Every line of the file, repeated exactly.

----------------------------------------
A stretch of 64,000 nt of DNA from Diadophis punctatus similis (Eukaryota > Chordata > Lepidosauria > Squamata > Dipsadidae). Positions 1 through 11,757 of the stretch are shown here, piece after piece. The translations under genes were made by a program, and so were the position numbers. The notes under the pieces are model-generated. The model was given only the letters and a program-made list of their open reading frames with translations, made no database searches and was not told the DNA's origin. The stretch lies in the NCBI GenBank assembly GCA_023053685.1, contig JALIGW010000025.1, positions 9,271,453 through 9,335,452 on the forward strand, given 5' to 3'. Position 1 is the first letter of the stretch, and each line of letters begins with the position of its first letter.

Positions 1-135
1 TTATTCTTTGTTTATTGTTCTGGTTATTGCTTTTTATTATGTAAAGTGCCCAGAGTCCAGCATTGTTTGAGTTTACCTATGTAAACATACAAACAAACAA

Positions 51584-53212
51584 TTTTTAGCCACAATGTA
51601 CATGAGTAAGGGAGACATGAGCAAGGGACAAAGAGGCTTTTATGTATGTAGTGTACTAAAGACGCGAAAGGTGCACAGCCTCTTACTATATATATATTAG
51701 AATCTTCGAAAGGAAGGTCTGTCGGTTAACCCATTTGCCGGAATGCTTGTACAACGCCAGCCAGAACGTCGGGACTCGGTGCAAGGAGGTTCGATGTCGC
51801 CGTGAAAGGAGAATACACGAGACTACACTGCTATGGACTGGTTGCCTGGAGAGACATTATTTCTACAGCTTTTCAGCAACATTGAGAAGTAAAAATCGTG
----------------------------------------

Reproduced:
A stretch of 64,000 nt of DNA from Diadophis punctatus similis (Eukaryota > Chordata > Lepidosauria > Squamata > Dipsadidae). Positions 1 through 11,757 of the stretch are shown here, piece after piece. The translations under genes were made by a program, and so were the position numbers. The notes under the pieces are model-generated. The model was given only the letters and a program-made list of their open reading frames with translations, made no database searches and was not told the DNA's origin. The stretch lies in the NCBI GenBank assembly GCA_023053685.1, contig JALIGW010000025.1, positions 9,271,453 through 9,335,452 on the forward strand, given 5' to 3'. Position 1 is the first letter of the stretch, and each line of letters begins with the position of its first letter.

Positions 1-135
1 TTATTCTTTGTTTATTGTTCTGGTTATTGCTTTTTATTATGTAAAGTGCCCAGAGTCCAGCATTGTTTGAGTTTACCTATGTAAACATACAAACAAACAA

Positions 51584-53212
51584 TTTTTAGCCACAATGTA
51601 CATGAGTAAGGGAGACATGAGCAAGGGACAAAGAGGCTTTTATGTATGTAGTGTACTAAAGACGCGAAAGGTGCACAGCCTCTTACTATATATATATTAG
51701 AATCTTCGAAAGGAAGGTCTGTCGGTTAACCCATTTGCCGGAATGCTTGTACAACGCCAGCCAGAACGTCGGGACTCGGTGCAAGGAGGTTCGATGTCGC
51801 CGTGAAAGGAGAATACACGAGACTACACTGCTATGGACTGGTTGCCTGGAGAGACATTATTTCTACAGCTTTTCAGCAACATTGAGAAGTAAAAATCGTG